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Adrian Beltre has been fantastic for the Red Sox in 2010. If it weren't for him, the Red Sox record would be a lot worse than it currently is.
But his career year will certainly pay dividends when he opts out of the final year of his contract and hits the free-agent market.
For all intents and purposes, Beltre has been the best third baseman in baseball this season. His 28 home runs, 182 hits, 46 doubles, .322 batting average, and .927 OPS lead the majors at his position.
Sabermetrically, Beltre has been off the charts this year. His 68.7 RAR (runs above replacement player) and 7.1 WAR each rank third in all of baseball this year.
His defense has been stellar, too. Despite committing 18 errors this year, his 11.9 UZR (ultimate zone rating) is still in the top ten in baseball, regardless of position.
Not only that, Beltre has been a great addition to the clubhouse, and his personality and mental toughness is right at home with gamers like Dustin Pedroia and Kevin Youkilis.
Generally all these characteristics would be things that would entice the Red Sox into bringing Beltre back. But his MVP-caliber year will work against the Sox when it comes to free-agent negotiations and opposing offers.
It also doesn't help that these numbers are extremely out of character for Beltre. His last season like this came in 2004 with the Dodgers, also in a contract year.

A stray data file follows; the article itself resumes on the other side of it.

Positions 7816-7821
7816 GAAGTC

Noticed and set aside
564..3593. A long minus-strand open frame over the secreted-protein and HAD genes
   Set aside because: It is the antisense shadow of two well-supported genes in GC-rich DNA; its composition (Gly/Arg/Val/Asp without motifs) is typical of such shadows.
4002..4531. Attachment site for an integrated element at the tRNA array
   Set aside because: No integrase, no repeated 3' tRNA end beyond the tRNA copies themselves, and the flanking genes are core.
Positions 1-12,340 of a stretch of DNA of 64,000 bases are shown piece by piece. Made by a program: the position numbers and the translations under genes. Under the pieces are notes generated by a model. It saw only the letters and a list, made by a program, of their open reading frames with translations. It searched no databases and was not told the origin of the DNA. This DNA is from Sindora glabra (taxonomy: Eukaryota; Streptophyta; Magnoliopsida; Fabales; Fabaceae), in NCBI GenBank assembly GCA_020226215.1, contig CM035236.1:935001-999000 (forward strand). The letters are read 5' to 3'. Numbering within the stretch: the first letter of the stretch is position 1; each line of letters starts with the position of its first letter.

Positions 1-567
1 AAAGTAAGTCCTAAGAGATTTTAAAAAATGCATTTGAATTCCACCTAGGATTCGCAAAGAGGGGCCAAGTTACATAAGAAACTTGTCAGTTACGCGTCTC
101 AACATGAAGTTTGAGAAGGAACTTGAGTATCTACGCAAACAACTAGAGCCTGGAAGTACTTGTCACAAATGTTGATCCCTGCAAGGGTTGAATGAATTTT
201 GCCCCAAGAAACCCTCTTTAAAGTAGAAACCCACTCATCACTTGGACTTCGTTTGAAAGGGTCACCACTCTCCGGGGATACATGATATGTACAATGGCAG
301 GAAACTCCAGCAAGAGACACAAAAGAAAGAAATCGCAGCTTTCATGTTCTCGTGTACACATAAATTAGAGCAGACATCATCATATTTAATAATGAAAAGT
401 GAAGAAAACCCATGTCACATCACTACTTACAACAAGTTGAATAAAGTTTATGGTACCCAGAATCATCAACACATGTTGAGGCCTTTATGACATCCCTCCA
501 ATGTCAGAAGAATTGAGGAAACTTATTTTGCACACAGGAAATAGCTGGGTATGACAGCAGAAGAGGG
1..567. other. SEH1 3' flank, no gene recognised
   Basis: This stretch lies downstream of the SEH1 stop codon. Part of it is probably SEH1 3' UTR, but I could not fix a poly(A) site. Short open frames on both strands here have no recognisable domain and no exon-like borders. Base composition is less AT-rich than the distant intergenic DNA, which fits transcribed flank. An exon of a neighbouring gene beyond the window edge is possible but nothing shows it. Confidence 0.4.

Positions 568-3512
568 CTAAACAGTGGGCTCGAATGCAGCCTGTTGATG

Beltre's numbers have been fantastic this year, but it would be unrealistic to think that he would be able to maintain his play over multiple seasons.
While Beltre's power may actually be indicative of a switch from the vast expanse of SafeCo field to the hitter friendly Fenway Park, his average is most certainly a mirage. Just a career .275 hitter, Beltre is a free swinger who doesn't walk much. Because of this, when his average goes down so will his OBP.
Probably the biggest factor in Beltre leaving Boston would be his agent, Scott Boras. Boras is notorious for getting the best deals possible for his players and is widely regarded as the best agent in baseball.
Beltre will be 32 next year, and the Red Sox won't likely offer Beltre a deal for more than three years. Boras would most certainly be pushing the envelope for four or even five years at upwards of $60 million. With a player like Beltre, number of years offered could be the most important element to where he signs.
So, you ask, how does all of this affect Prince Fielder?
If Beltre leaves, a hole opens up at third that would be filled by current Sox first baseman Kevin Youkilis. Equally skilled at both first and third, Youkilis could make the transition easily. All of a sudden the Red Sox need a first baseman. Enter Prince Fielder.